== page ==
Nonetheless, the parade moved surprisingly briskly. About a third of the marchers formed a line in front, standing side-by-side with their arms locked, singing “We Shall Overcome.” The rest formed a vaguely organized mass of people, some of them talking among themselves, some of them joining in the singing, some of them holding up their smartphones to recording the proceedings.
As we walked, the cameramen darted nimbly in and out of the crowd, capturing the scene from all sorts of angles—one of them equipped with a large, brilliant rectangular torch as bright as any construction site work light—while the police barricaded the intersecting roads with their squad cars and shut off the lone traffic signal along the marchers’ route. The attention our crowd received was proportionate to its small size, for there was little foot traffic in this ramshackle corner of Southeast Bakersfield—populated as it was with dilapidated strip malls, humble taco trucks, and working-class ranch homes—but some neighbors did observe the goings-on, out of curiosity, from the chain link fences that lined their modest front yards.
But where was the shock value, the spontaneity? I kept waiting for someone to take the initiative, to heckle the cops or to shout a defiant headliner into the cameras. Public demonstrations are supposed to be calls to action, not just background roll on the evening news. After all, for every feelgood speech that MLK made, there was also a sit-in, bus boycott, freedom ride, or some other provocation that deliberately pissed a lot of people off.
Okay, I suppose an MLK march has to be inclusive of all ages, not just rebellious 20-somethings like myself. Besides, who am I to assume what Bakersfield’s Black community wants and needs? Bakersfield is a conservative town, and the issues faced by the coastal metropolises—affirmative action and blatant racism, among other issues raised by attendees at their MLK marches—seem many worlds away on these sleepy streets.
There was an informal meet and greet before the march began at 6, through which I was treated to an anthropological cross-section of the marchers. I saw friends meeting old friends and exchanging greetings, news, and small talk under the harsh streetlights of the Wilson Library parking lot. I also saw church buses, vans, and carpools bringing more groups of people to the march. As one might expect, most of the marchers were Black, but people of all races were in attendance—some Whites, some Latinos, and a few Asians—which would have pleased one spirited marcher, who made an impromptu speech expressing hope for a multiracial march in the spirit of MLK Jr. himself.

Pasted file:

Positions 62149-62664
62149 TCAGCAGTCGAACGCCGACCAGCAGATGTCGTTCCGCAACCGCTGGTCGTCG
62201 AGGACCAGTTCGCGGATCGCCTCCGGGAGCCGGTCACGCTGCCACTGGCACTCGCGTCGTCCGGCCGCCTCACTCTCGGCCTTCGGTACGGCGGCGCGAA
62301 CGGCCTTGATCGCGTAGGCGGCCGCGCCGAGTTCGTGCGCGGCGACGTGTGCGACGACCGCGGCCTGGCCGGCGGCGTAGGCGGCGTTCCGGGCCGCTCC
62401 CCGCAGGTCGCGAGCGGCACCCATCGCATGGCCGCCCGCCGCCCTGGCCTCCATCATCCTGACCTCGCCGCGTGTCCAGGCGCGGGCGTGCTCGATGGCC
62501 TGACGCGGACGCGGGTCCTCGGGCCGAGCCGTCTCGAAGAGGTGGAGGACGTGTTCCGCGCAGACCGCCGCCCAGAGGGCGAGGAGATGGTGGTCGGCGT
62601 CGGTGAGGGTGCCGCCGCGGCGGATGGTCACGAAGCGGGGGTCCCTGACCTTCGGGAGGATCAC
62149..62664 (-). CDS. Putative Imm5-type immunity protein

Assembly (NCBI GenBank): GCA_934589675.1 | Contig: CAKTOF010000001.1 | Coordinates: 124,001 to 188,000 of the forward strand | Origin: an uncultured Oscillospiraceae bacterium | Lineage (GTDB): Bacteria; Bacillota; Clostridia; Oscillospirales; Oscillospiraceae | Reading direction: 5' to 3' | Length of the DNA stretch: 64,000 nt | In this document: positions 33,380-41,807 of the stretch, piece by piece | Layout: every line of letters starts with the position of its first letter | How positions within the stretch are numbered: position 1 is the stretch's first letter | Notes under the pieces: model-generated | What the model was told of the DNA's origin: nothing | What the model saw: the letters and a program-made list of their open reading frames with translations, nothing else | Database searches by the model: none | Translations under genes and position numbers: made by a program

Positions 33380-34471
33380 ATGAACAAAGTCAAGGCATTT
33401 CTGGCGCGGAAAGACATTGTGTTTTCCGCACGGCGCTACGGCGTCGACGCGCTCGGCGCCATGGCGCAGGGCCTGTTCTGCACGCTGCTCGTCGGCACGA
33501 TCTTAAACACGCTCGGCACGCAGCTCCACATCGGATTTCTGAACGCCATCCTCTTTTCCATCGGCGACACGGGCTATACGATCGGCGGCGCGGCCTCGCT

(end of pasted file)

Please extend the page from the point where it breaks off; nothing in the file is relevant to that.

Surrounding us were the policemen who would close the streets and the television crews who would send images of the march to the rest of the city. Already, the cameramen were mingling in the crowd, shooting footage and interviewing some of us. The policemen stood idly by their squad cars, watching, preparing to halt traffic on Wilson Road on a moment’s notice. Later on, when we got the church, I saw some of them shaking hands with the marchers.
Sitting in one of the pews of the Church of Christ, watching Black leaders from Arvin and Fresno deliver speeches that struck a delicate balance between religious sermon and political lecture—Moses’ delivery of the Israelites out of Egypt as a metaphor for the civil rights struggle was the highlight of the night, as was a firm reminder that social equality had not brought about economic equality—I realized I had learned more about Black culture than I had in all my years of growing up in Bakersfield. The media, to their credit, were watching diligently, too. They had set up a camera inside of the chapel, and one of their anchors also live-streamed a very moving performance by the church’s choir.
Maybe I’m the one who has the wrong idea about MLK Jr. Day. The event is as much a focal point for the Black community as it is a rallying cry for social justice. Sure, we didn’t create headlines, but how important is a few minutes of a fame in our present-day outrage culture, anyway? I like to think that between the marchers, the church, the police, and the media, we all learned a little bit more about each other that evening. Isn’t that what Mr. King would have wanted?
A contemporary review of The Power Broker, Robert Caro’s biographical masterpiece.
Big City, USA, in 2019—where the traffic doesn’t move at rush hour, the roads are full of potholes, the mass transit is useless, and the schools and parks are overcrowded and falling apart—and despite all of that, the rent is still too damn high.